Costly clicks – beware of phishing links
Part 3: 5 phishing tactics threatening UK Businesses
Welcome back to our series of blog posts focussing on phishing, a method of social engineering costing UK businesses £ millions every year.
Staying on the topic of malicious software, this post looks at phishing emails containing a link which, if clicked, installs malware.
The tactics used by cyber criminals can be ingenious.
For example, there is a rise in watering hole attacks. Hackers identify the most popular websites used by their target groups. By infecting those sites, the hackers gain access to the computers and company networks of those visiting the sites. Essentially, the hackers hide behind reputable websites, manipulating visitors’ trust in them.
Phishing emails with malicious links are blasted out in their millions and represent a significant danger to UK businesses.
In the absence of good awareness training, the law of averages dictates that sooner or later, an employee in your company will click on a rogue link, unleashing potentially damaging malware.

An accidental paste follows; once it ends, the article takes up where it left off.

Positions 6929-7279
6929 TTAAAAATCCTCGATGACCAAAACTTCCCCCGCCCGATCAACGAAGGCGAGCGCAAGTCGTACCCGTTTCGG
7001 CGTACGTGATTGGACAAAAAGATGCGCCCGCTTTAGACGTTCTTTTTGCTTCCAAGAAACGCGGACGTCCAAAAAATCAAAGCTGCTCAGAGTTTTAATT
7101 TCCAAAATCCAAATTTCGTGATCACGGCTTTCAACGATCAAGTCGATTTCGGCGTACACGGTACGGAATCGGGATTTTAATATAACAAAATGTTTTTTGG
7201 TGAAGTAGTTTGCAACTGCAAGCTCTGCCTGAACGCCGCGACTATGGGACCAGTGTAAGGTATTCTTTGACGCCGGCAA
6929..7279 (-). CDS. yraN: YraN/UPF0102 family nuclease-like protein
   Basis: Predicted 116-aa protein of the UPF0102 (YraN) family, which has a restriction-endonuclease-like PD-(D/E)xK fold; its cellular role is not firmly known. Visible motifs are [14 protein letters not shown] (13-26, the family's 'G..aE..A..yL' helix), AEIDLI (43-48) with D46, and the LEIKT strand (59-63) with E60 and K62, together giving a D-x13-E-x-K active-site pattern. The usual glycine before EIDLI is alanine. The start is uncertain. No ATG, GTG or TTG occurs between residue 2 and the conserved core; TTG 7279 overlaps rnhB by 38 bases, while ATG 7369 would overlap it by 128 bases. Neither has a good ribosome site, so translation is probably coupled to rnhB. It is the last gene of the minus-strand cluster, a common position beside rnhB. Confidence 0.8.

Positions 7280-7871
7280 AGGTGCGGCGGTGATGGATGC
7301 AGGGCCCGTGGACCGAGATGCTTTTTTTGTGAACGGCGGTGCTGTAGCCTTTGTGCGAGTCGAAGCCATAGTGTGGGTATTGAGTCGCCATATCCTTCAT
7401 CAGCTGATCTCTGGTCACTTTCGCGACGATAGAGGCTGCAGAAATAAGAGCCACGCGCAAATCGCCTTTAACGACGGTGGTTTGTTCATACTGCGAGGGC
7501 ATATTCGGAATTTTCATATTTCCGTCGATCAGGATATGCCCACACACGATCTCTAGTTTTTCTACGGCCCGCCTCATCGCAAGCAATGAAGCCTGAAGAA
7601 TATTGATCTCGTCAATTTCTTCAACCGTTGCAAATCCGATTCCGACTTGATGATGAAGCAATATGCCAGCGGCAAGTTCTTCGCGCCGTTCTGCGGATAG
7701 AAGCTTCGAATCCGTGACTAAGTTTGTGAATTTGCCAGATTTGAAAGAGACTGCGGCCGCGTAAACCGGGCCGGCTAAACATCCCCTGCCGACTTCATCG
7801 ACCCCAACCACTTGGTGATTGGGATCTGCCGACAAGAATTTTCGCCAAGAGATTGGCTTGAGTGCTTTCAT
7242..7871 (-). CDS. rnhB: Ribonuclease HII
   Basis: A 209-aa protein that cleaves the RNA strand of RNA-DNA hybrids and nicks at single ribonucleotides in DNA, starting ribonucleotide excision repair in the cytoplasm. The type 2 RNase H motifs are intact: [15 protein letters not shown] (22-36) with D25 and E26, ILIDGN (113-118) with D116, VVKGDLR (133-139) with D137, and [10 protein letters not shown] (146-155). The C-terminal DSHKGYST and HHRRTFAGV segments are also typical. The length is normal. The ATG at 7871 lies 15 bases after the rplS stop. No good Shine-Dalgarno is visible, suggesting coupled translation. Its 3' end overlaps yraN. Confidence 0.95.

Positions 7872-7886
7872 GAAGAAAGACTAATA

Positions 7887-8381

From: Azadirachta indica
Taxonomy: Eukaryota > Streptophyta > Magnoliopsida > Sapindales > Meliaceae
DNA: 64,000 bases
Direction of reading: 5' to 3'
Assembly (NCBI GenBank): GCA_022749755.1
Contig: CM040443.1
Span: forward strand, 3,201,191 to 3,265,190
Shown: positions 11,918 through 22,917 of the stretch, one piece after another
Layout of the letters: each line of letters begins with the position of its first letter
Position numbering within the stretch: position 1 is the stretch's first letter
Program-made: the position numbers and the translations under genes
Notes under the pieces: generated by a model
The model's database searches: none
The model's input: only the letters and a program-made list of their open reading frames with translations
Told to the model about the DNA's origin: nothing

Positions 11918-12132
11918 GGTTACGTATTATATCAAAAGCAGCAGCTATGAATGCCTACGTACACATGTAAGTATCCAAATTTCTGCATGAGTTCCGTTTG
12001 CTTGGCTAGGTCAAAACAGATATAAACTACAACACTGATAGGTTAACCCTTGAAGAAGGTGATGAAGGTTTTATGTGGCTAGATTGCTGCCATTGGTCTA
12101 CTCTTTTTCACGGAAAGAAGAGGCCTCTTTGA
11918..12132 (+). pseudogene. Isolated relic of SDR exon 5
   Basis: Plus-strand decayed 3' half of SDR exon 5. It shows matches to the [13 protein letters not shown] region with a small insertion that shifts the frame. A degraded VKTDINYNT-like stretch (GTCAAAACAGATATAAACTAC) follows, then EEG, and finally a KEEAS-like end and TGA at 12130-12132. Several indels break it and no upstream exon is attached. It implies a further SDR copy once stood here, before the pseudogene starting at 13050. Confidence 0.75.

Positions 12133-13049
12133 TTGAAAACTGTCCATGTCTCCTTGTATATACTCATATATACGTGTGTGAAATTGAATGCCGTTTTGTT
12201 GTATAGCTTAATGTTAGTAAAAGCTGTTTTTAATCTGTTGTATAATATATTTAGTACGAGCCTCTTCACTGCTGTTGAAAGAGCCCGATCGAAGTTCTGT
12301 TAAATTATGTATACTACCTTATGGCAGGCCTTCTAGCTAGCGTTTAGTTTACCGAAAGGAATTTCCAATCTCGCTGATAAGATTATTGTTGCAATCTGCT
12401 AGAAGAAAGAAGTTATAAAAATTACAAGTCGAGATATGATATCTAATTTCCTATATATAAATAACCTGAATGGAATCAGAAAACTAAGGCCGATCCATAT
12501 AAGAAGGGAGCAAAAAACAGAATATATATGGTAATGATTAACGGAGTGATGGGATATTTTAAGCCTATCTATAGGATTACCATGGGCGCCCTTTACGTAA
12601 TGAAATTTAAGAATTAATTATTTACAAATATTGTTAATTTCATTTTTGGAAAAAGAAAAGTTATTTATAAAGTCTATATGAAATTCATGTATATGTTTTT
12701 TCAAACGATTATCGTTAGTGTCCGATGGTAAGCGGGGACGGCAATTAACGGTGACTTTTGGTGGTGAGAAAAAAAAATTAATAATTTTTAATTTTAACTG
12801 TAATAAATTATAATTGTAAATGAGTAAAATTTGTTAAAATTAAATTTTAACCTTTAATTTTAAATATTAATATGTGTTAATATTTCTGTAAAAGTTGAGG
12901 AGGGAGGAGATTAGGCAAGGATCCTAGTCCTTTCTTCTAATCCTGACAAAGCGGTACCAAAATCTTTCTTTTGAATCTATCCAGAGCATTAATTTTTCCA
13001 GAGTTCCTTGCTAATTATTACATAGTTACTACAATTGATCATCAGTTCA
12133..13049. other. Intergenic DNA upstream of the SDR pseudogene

It’s not always the case that clicking on a link installs the malware (unless the recipient’s browser is set to automatically trust and run code from all websites). But often the link will appear to go nowhere, causing the user to continue clicking. Then, once the user accesses the site from an internal request, the malware begins its download.
Fortunately, it’s relatively easy to spot a malicious link. Simply hovering over the link will reveal the true nature of the URL.
Want to check how good your organisation’s security is? Click here.
Even so, cyber criminals are finding innovative ways to convince recipients to click without thinking – helped by spoofing ‘from’ email addresses urging immediate action and with convincing branding in the message.
In some instances, even the URLs themselves appear authentic.
In a case studied by Trend Micro earlier this year, rogue job application emails were found to include links to a Dropbox storage location. The location ostensibly linked to a job applicant’s CV, but instead connected to a self-extracting executable file, unleashing a Trojan into the recipient’s system.
How to stop your staff clicking malicious links
- Provide regular awareness training
- Simulate a targeted phishing attack with PhishAware
- Use the results to understand which departments and locations within your business are most at risk
Learn more about PhishAware
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